Using GPS on the Munda Biddi Trail

Please note: Buy the official Munda Biddi maps - my information is a compliment to them, not a replacement for them

You can use your smart phone as a GPS on all the rides on my website by using my .gpx files. My .gpx files are supplied by maps (for example, Map 1 is Mundaring to Jarrahdale). I also advise the diversions in place (if any) when I made the recording.

I suggest that .gpx files loaded into your GPS or smart phone are not your primary navigational device. Use the Munda Biddi maps and the markers on the trail as your main navigation tool, with a hard copy of my route sheet summaries or GPS as a back up. My .gpx files should only be a back up - it will only tell you if you are on the Trail or not. It will not show any other Munda Biddi relevant info - that is on the maps. Tracking your route on a smart phone only will chew through the battery as well- my phone would not last 1 full days ride with the screen on all the time. Then what talking books are you going to listen to in the hut when you go to bed at 8pm? And maps and my route sheet summaries don't need batteries.

To access, simply go to the "Route Sheets" tab, and select a ride then click on the "Download GPX file" and "Download Route Summary Sheet". You can also get gpx files from Department of Parks and Wildlife here.

Using your smart phone with GPS: Turn off all background apps and keep your phone in Airplane mode - you'll still be able to access the GPS. This will prolong the life of your battery.

To get the route on your smart phone:
Go on to my website using your computer and access the ride you want. If you use your phone it will automatically open the downloaded file and this will be harder to save.
Go to the "Route Sheets" tab.
Select the entire route e.g. Map 1 or Carinyah Circuit.
Click "Download GPX File" button underneath the map. (For info on Route Summary Sheets, see separate page).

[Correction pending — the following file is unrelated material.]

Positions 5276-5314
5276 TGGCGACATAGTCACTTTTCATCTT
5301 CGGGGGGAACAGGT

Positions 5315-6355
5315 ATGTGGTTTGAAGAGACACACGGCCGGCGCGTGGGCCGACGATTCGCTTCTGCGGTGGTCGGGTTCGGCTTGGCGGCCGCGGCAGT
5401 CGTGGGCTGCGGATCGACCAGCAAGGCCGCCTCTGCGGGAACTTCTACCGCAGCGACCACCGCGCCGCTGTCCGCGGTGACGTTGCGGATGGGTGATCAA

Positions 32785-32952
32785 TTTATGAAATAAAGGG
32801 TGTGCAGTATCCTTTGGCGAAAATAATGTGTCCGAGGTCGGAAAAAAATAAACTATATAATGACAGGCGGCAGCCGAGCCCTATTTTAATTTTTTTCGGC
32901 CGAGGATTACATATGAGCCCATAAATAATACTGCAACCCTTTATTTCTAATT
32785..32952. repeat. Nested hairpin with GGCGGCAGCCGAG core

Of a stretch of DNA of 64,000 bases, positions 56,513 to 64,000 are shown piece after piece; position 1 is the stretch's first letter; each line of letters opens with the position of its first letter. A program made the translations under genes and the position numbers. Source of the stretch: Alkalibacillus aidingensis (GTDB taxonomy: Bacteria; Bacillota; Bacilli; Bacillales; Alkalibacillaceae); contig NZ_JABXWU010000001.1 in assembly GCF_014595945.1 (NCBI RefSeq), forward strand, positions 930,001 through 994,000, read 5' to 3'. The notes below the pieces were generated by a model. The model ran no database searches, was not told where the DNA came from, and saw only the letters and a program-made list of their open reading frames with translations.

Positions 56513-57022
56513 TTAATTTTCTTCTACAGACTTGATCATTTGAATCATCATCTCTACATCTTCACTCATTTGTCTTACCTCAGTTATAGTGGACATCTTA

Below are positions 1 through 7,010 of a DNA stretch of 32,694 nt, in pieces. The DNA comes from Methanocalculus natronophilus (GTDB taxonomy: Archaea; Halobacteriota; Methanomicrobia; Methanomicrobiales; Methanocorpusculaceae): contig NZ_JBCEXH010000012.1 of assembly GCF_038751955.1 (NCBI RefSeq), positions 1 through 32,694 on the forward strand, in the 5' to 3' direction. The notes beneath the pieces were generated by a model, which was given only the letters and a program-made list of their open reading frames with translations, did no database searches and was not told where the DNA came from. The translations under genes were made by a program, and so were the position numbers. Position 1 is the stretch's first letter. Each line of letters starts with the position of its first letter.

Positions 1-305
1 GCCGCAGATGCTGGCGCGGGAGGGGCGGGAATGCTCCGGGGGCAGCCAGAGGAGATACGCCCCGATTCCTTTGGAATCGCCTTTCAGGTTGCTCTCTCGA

In your downloads file, select the downloaded files and send them to your phone - I usually attach them to an email that I send to my phone.
Once my .gpx email is open on your phone, tap on the .gpx attachment and save it in your navigating tool ( eg Cyclemeter). My iPhone asks me what applications I want to save it to, but I am not sure about yours. It is now saved in the "library" of routes.
When you want to cycle that saved route, in Cyclemeter I select the route from the "library" and it will load the route on the screen. The map will tell you if you are on the route or not. You are navigating from the MBTF map and route markers, and the GPS is just a back up, so you should only be referring to your smart phone occasionally.
Note - my gpx files are usually an amalgamation of several rides into one "map". Although I may label the file "Map 1" it may revert to the first ride name in the file when loaded e.g. Mundaring to Carinyah hut. You may have to relabel it when it is on your phone - a small hassle but not the end of the world.
If you get stuck.....I can email you the .gpx files.

See a short video on how to do it see the below Youtube clip I found on the Internet:

Please do not contact me with "how do I do...." questions in regards to apps and smart phones- I do not know. Please Google it. I just record the data on the trails!

Note: my iPhone will switch off if sitting in the sun on a hot day, because it has over heated. It last happened in Dec 2015, on a 34 degree day. Obviuosly, you want the phone where it is visible, which means it gets the Sun. But if it overheats, it is then useless.

Power sources on the Trail: As there can be up to 3 days ride between towns, you may wish to use alternative power sources. These can include:
- Batteries - can carry 2 or more full phone charges
- Solar panels - I have a light weight fold out solar panel that can fully charge my phone in a couple of hours
- Dynamo hubs (like this) with USB outlets (like this) means you have power whenever riding, without the drag of dynamos from years ago.
Whatever you do, don't forget your cables to connect power source to device.

Remember, navigating with your smart phone will chew through the battery and it can be up to 3 days ride between power points. Be prepared, and always have maps as your primary navigational source.

Always check for diversions before you go - see here

Why use my .gpx files? Because I rode the Trail exactly and recorded the date and any diversions (if any) in place when I rode it. The .gpx files you get off the Net simply record where the last guy rode - you don't know if he cut sections out, got lost, rode a diversion or rode a different way for whatever reason.

This page is the property of "Follow My Ride", a website detailing off road cycle tracks near Perth and in Western Australia.